There is a lot going on in this question, so I'll pick out some individual aspects. Last but not least, I'll discuss if GDPR even applies.
Does the GDPR require consent for X?
Almost always, no. Consent is only one of many legal bases of processing. A common alternative to consent is a “legitimate interest” where a balancing test is performed between this legitimate interest and your interests, rights, and freedoms. Consent is typically only appropriate if this balancing test fails, for example if you would not reasonably expect this processing activity to occur.
It's worth noting that it's a reasonably common occurrence that businesses are sold or merged. This is not unexpected. In general, you would not be required to consent to such a transfer.
What can a company do with personal data acquired through a merger/acquisition?
The GDPR does not provide explicit provisions for this case. But it might be useful to think about the two cases where (a) the new company is a continuation or successor of the original one, and (b) where the data is transferred (“sold”) to an otherwise unrelated company.
In case (a) where the business is continued as normal, there is no change.
In case (b) where data is transferred to a separate company, things are more complicated.
The original company would need a legal basis for transferring the data. But as mentioned above, there might be a legitimate interest. Arguably, such a transfer could also be based on Art 6(1)(b) if the transfer is necessary to continue to provide the service, for example if the original company would otherwise have to terminate service.
Of course, activities like data brokering where access to data is granted to unrelated third parties would generally fail to be covered by contractual necessity or a legitimate interest, and would probably need consent – but that doesn't seem to be the case here.
When a data controller (such as the new company) acquires your personal data from sources other than directly from you, then they are subject to the notice requirements in Art 14. They have to actively notify you about their processing activities. But because you received emails that mentioned the transfer, this condition might have been met.
Of course the new company continues to be bound by the purpose limitation principle as detailed in Art 6(4) – they can only use the data for purposes that are compatible with the purposes for which the data was initially collected. Thus, the new company cannot arbitrarily widen processing purposes, though some change in scope is certainly permissible.
How does the GDPR right to object and to restrict processing apply here?
The Art 21 GDPR right to object means that if the legal basis for a processing activity is a “legitimate interest”, then you can ask for an opt-out. But in some cases, this objection does not have to be granted. An objection essentially requires the controller to repeat the legitimate interest balancing test, taking into account the “grounds relating to [your] particular situation” that you provided in the objection.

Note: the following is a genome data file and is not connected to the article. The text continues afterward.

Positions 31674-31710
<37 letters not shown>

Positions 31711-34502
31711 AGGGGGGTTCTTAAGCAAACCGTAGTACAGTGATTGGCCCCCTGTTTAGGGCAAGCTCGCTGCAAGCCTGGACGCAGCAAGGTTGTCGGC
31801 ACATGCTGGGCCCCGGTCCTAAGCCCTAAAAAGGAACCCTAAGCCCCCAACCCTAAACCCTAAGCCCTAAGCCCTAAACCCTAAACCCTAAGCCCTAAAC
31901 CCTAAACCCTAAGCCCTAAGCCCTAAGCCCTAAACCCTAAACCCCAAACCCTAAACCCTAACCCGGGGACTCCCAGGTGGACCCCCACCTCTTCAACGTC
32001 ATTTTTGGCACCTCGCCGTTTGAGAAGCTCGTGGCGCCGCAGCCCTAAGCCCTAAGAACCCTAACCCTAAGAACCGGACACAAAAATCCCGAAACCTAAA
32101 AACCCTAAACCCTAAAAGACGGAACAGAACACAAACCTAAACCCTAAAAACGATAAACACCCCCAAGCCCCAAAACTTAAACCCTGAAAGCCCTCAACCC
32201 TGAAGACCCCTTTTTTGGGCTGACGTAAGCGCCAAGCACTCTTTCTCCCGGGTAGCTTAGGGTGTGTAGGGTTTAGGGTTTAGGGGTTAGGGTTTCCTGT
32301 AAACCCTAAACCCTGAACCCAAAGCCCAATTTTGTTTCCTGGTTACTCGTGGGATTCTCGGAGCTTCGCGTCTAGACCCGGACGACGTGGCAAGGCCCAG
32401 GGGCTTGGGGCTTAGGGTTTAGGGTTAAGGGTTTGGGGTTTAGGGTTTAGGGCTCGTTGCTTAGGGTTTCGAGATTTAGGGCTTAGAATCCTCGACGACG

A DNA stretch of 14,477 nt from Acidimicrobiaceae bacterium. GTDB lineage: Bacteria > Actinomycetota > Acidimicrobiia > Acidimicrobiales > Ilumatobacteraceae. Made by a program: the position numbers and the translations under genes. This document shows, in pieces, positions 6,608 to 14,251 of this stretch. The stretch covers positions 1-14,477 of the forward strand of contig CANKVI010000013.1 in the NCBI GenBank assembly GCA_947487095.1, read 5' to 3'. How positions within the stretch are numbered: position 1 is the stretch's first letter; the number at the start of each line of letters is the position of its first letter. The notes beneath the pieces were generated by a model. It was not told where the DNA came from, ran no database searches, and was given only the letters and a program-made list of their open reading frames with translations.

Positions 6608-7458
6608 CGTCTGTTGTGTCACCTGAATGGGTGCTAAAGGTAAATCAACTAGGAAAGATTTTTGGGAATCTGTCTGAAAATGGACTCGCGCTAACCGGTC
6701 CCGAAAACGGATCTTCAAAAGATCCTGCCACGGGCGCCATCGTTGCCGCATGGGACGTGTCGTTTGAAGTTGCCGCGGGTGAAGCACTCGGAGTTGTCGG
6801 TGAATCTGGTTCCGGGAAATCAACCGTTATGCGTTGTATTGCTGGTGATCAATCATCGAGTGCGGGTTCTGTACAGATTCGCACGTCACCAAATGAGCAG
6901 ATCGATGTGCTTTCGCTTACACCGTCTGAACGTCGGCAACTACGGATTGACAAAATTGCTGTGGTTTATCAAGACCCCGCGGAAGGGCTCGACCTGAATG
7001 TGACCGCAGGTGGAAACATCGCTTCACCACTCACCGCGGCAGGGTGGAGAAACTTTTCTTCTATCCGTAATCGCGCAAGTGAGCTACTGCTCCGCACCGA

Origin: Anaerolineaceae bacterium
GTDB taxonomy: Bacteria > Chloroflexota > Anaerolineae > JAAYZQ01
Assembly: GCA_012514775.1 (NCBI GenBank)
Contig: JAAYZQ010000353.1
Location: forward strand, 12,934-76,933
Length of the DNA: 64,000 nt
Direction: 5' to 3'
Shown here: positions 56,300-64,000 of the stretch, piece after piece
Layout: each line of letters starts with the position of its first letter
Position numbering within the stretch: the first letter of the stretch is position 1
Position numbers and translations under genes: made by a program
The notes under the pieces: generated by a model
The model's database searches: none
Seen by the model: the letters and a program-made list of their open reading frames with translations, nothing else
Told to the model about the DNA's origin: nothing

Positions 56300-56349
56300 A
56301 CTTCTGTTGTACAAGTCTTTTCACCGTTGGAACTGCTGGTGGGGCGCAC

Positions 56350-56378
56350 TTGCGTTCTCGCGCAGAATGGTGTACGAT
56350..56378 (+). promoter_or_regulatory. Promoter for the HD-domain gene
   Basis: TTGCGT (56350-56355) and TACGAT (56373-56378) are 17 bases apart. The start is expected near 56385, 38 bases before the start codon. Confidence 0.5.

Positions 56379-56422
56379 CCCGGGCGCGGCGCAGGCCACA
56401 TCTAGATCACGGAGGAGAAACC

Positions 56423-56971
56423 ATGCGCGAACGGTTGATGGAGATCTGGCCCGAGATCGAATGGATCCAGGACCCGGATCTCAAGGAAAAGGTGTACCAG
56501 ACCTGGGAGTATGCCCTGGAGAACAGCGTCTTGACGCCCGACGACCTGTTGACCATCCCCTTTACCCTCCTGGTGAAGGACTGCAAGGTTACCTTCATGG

The Art 18 GDPR right to restrict processing is an alternative to the right to erasure. It applies only in narrow circumstances, for example while an objection is being checked.
It is likely that you were informed about the transfer to a new company about 1 month in advance, so that you would have been able to prevent this transfer by closing your account prior to the deadline. If the new company conducts processing activities based on a legitimate interest, then their presumably GDPR-compliant privacy notice about which you were notified will certainly explain that you have a right to object.
Is the new company GDPR-compliant?
That is impossible to tell, but nothing you've shown so far indicates that they're non-compliant.
My largest issue with this story is that the new company is from Australia, a country with extraordinarily bad privacy protections (as of 2022). However, due to the way how the GDPR treats international transfers of data, this doesn't prevent Australian data controllers from being GDPR-compliant, although it does make it difficult for other companies to use services based in Australia.
Does GDPR even apply?
Whether GDPR applies to a non-European company depends only on whether they either offer goods or services to people who are in Europe (“targeting criterion”), and whether the monitor people's behavior that takes place in Europe. Factors such as your citizenship would be irrelevant.
I'll ignore the monitoring criterion, and focus on the targeting criterion. I'll assume that you are in Europe (EU/EEA or UK).
Whether a company is targeting people in Europe depends primarily on the company's intentions. It does not matter whether the service is accessible from Europe.
Thus, it is quite possible that the original company was not subject to the GDPR. Then, any questions about GDPR, consent, and data transfers are moot.
In contrast, the new company clearly mentions GDPR-compliance, which would only matter if they intend for people in Europe to use their services. So GDPR probably applies to them, giving you the full suite of GDPR data subject rights as (hopefully) outlined in their privacy notice. And as long as they notified you that they acquired your personal data in accordance of Art 14, I don't seen anything that they might have done wrong in respect to this acquisition/merger.